Something We Agree With Doesn’t Mean We Agree

With the rise of social media and the consequent popularization in sermons, it is all too common to be driven by statements from people rather than simply the Word of God.  As I have said in other posts, this sharing of quotes and catch-phrases is becoming a huge downfall for those claiming to be Christian.  Most may not realize it, but most of what is being passed on may be something they may agree with in the moment, but most likely may not really agree with or even understand what that person believes as a whole.

It astonishes me how enthralled our world is with seeking after “inspiration”.  It is the unending search to find encouragement or affirmation from others.  But at what cost??

Sermons today are peppered with the latest “words of wisdom”.  From the one who wrote the latest book to the celebrity pastors leading some of the fastest growing churches, they are the ones who apparently have something to teach us.  It doesn’t matter if they are doctrinally sound; if it sounds good and fits what they want to say, people find a way to share it.

But it doesn’t stop there.  It often times doesn’t even matter if the person is even a Christian or not.  People today are promoting things they agree with from the Pope, to the Dali Lama, to Buddha, to you name it.  If it fits the narrative or agenda, then it’s seems it doesn’t matter the source.  It is often said, “truth is truth no matter where you find it”.  But is that really the case??

What greatly concerns me is the simple fact that many, if not most, don’t understand that just because someone may say something we may happen agree with or may even have an element of being Biblical, doesn’t mean we actually agree with the person who said those things.  We might even have completely different beliefs from that person, or even worse, we might not even believe in the same “Jesus”.

That is why I am constantly amazed how quickly people accept someone who says something they agree with without taking the time to figure out if they really know what that person believes.  It used to be that we were told, “think before you speak”.  Today it could be said, “think before you re-post” or “think before you share”.

All of us have been guilty of this in some way.  We pass on something before we take the time to know the source or what is really meant.  In doing so, we have been guilty of endorsing not only what is being said, but also the person who said it.

The other puzzling thing is to see how contradicting people become sharing things from people who have very little to nothing in common.  It basically becomes a random assortment of ideas from random sources.  It is like taking something from John MacArthur as well as something from Dallas Willard.  It is like taking something from Martin Luther as well as something from the Pope.  It is like taking something from Bible as well as something from the Koran.  You take your pick.  Basically it ends up being oil and water.  Hypocrisy at best.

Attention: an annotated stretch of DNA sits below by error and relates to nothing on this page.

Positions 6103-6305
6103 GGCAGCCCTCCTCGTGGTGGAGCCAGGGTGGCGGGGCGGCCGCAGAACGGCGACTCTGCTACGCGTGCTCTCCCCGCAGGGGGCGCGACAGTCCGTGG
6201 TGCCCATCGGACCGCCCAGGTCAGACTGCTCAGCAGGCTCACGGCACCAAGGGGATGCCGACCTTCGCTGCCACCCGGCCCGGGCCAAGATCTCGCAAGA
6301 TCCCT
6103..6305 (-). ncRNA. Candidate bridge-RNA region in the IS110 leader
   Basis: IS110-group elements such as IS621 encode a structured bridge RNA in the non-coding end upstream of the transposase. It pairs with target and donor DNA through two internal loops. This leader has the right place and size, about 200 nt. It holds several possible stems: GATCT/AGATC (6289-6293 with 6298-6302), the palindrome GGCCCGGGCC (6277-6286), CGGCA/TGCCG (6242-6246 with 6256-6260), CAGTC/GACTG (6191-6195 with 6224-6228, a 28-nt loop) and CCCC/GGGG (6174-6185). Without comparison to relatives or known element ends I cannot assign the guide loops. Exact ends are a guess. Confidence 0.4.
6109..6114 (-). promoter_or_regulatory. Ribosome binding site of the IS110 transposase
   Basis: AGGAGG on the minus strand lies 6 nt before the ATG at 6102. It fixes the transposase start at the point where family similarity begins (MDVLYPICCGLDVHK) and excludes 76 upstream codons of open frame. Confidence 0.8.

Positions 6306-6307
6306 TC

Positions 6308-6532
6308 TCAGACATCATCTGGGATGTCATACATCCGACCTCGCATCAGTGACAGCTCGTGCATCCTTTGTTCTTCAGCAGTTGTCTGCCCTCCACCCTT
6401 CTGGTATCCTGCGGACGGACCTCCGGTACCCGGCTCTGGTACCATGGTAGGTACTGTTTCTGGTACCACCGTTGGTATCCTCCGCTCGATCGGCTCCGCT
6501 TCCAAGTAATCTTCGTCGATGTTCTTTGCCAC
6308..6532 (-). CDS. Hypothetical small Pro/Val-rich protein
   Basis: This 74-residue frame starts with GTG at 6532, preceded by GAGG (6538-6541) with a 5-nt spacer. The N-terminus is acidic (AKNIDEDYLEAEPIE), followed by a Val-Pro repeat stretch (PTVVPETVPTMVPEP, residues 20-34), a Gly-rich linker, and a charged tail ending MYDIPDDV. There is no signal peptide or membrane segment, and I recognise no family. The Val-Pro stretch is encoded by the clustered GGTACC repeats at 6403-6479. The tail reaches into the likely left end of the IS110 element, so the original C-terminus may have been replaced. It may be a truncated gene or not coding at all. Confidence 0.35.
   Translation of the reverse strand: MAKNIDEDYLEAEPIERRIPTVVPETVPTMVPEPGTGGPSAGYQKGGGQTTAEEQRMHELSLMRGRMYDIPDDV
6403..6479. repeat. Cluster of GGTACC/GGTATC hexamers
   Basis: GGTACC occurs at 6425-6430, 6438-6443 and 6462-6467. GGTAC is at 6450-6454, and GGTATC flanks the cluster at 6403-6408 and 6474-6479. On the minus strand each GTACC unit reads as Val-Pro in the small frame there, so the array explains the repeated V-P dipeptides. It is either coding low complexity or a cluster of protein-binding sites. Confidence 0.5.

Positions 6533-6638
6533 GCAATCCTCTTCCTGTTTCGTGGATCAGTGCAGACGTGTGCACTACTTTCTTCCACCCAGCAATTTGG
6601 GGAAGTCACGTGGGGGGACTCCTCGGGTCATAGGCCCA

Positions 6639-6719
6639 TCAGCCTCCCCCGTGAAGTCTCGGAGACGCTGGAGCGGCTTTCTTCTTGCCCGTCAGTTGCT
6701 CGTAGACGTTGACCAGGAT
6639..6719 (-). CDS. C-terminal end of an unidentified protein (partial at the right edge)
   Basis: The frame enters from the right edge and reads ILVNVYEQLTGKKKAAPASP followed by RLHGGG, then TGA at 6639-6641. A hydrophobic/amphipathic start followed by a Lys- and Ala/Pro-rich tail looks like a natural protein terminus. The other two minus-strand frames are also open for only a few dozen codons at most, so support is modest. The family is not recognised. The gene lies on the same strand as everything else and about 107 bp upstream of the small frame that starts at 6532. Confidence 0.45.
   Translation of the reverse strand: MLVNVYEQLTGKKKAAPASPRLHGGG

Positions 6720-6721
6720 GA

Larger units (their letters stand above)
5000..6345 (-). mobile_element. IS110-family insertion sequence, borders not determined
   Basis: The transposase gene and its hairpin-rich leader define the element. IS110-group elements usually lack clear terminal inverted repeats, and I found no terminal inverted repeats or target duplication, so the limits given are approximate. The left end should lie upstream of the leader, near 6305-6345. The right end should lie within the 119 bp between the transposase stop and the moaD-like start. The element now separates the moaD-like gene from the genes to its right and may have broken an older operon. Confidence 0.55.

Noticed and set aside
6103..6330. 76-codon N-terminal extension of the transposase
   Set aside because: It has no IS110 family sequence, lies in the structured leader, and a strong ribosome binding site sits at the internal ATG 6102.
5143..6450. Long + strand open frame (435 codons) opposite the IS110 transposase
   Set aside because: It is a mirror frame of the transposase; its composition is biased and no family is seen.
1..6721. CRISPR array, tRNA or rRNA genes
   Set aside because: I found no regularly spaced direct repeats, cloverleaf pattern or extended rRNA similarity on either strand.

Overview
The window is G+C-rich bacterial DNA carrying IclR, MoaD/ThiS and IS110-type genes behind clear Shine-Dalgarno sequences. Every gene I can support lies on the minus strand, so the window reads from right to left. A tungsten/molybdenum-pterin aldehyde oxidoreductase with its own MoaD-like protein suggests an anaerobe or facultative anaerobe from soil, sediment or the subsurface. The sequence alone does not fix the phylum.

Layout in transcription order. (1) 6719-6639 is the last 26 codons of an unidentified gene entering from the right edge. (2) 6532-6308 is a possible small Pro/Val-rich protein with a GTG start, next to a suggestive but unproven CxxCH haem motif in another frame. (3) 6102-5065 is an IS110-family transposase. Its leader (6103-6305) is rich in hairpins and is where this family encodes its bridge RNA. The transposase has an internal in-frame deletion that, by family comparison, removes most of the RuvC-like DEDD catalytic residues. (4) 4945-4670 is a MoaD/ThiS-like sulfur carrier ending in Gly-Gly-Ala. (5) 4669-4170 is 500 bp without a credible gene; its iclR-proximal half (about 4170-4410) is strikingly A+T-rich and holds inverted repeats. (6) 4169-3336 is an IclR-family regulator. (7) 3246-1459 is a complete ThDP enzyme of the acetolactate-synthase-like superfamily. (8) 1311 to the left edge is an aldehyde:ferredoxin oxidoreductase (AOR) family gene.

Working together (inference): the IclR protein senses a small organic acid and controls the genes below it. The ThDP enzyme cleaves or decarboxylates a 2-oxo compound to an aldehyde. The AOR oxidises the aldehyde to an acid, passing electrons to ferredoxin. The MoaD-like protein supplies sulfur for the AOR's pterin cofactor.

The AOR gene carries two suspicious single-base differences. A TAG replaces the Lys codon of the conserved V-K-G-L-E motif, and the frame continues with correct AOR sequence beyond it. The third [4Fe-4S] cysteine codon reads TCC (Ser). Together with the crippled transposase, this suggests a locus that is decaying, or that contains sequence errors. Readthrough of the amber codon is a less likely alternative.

We must be much more careful looking into what people say and what they believe.  And not that we can’t learn from others or that we have to be in 100% agreement with someone to share what we have learned, but we need to do our homework and not just simply accept and pass on something someone may have said.  We must be on guard because in passing on these words we end up rightly or wrongly endorsing these people whether we intend to or not.

A simple test is to look at what people you find you are agreeing with and look at who they surround themselves with.  What conferences do these pastors and leaders speak at and who are the others speaking at those conferences??  What books do they recommend and where they get their information??  Do they spend more time telling stories and sharing quotes or are they preaching God’s Word faithfully??  Are they more concerned about “spiritual disciplines”, “spiritual formation”, and ancient mystics in the guise of Christians or do they focus on clear teaching from Scripture??  Are they more concerned about the “common good” or standing for the truth of the Gospel??  Do they pluck verses out for their sermon series or do they go through and give the proper context of each passage??  These are just a few suggestions, but you get the point.

We would do far better sticking to the simplicity of going through the Bible rather than chasing after the words of flawed men.  Instead of looking for a “new perspective” or a “fresh” way of looking at Scripture, can’t we just read and study the Bible for what it says and apply the lessons and application to our lives??  Sadly for most, it may be uninteresting or too boring.  But nonetheless, if we are to be sure we are walking according to Biblical Christianity and so we don’t get swept into false teaching, we must remain grounded in the Word itself.

May we each be much more diligent to not just take things as they appear or what we think we may agree with, but make sure we know who and what we share with others.